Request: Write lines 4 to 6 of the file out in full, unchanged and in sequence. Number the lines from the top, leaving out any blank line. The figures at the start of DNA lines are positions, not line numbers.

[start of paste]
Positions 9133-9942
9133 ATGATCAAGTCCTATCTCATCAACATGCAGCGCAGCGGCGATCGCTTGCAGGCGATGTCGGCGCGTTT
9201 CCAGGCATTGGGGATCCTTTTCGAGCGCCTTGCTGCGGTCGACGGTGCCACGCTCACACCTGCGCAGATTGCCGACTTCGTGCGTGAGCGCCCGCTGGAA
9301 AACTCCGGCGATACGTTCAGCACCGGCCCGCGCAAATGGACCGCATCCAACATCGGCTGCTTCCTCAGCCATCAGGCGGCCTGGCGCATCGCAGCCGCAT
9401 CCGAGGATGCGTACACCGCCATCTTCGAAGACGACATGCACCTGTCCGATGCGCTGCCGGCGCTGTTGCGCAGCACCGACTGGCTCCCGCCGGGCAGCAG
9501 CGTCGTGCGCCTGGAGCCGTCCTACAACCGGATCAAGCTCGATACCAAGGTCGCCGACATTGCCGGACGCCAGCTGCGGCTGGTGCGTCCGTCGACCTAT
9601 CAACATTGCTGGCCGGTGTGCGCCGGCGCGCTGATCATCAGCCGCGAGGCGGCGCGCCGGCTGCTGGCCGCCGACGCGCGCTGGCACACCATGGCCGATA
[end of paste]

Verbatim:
9301 AACTCCGGCGATACGTTCAGCACCGGCCCGCGCAAATGGACCGCATCCAACATCGGCTGCTTCCTCAGCCATCAGGCGGCCTGGCGCATCGCAGCCGCAT
9401 CCGAGGATGCGTACACCGCCATCTTCGAAGACGACATGCACCTGTCCGATGCGCTGCCGGCGCTGTTGCGCAGCACCGACTGGCTCCCGCCGGGCAGCAG
9501 CGTCGTGCGCCTGGAGCCGTCCTACAACCGGATCAAGCTCGATACCAAGGTCGCCGACATTGCCGGACGCCAGCTGCGGCTGGTGCGTCCGTCGACCTAT